Krantcents April 23, 2013 at 6:56 am

Retirement savings is always up to the individual, the various retirement schemes is not enough to really provide a comfortable retirement.

Money Beagle April 23, 2013 at 9:33 am

It’s up to people to fund their own retirement. Used to be that between Social Security, Medicare and pension, you could come out pretty well without worry. No more. It’s just the way it is in our new global economy!

Krantcents April 23, 2013 at 9:53 am

I always felt that it is up to the individual to take care of their own future retirement. Social Security is just one element in a plan.

Malcolm April 27, 2013 at 6:52 am

You didn’t mention Australia’s scheme. Australia has only 23 million people, yet it is the worlds 12 th largest economy and it has the 4th largest retiremement scheme in dollar value in the world.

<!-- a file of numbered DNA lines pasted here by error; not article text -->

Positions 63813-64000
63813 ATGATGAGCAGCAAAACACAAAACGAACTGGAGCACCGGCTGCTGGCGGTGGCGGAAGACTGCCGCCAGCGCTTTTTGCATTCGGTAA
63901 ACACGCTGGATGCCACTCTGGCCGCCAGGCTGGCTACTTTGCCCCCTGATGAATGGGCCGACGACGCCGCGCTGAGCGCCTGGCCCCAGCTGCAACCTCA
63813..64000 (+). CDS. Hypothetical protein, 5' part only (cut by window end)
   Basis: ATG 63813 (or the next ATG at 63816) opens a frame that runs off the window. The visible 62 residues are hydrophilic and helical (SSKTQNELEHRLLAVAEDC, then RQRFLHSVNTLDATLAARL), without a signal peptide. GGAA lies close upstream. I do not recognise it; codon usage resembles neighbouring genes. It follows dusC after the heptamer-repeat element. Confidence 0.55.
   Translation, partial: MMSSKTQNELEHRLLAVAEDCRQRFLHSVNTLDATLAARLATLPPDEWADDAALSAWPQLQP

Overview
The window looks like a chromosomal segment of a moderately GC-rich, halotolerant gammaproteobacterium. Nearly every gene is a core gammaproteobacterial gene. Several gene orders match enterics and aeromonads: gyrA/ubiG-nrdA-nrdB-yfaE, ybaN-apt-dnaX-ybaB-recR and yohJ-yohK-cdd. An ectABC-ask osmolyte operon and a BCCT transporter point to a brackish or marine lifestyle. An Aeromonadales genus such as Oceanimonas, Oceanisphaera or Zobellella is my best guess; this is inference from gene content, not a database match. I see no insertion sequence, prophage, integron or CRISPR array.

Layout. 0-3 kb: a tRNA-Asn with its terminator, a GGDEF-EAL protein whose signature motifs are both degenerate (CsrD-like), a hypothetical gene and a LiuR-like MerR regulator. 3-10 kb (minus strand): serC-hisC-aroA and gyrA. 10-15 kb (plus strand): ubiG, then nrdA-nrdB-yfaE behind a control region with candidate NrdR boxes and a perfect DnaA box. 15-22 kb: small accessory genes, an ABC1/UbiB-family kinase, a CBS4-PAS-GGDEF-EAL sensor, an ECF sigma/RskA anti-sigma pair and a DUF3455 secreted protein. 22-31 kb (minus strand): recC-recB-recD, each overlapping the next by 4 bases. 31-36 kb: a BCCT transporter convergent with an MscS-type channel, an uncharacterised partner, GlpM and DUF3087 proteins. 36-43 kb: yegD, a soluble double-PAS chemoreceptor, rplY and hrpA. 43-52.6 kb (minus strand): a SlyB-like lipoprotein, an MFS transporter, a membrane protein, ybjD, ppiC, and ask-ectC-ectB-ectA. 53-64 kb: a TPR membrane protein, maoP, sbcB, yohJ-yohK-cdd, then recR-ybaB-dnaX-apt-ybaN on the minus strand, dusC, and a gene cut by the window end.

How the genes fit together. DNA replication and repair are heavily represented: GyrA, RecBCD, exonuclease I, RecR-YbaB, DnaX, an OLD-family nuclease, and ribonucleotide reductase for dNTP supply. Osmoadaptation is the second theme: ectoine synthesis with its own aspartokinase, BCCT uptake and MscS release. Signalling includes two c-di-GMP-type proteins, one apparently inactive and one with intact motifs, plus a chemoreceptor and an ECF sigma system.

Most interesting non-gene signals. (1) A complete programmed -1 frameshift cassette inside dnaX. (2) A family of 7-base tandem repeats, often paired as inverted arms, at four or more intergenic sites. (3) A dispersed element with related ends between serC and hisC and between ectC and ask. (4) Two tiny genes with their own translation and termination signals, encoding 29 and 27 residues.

Krantcents April 27, 2013 at 8:37 am

I did mention Australia, it follows the Netherlands.

Suzanne @ Financial Advisor Coach May 3, 2013 at 1:03 pm

I’m originally from Australia. Their system seems to be in very good shape. As you imply, each participant has an individual account. We seem to be “up in arms” over the idea of an individual account here in the U.S. Any idea why most are so opposed to this concept?

Krantcents May 3, 2013 at 2:15 pm

The current Social Security system has a guaranteed payment. With a private account, there is no guarantee. There is an upside with a private account a lot of people miss too. My pension through the school district has a guaranteed payment and my deduction (8%)is similar to Social Security. If I worked 40 years, I would receive nearly (96%) the same earnings in retirement.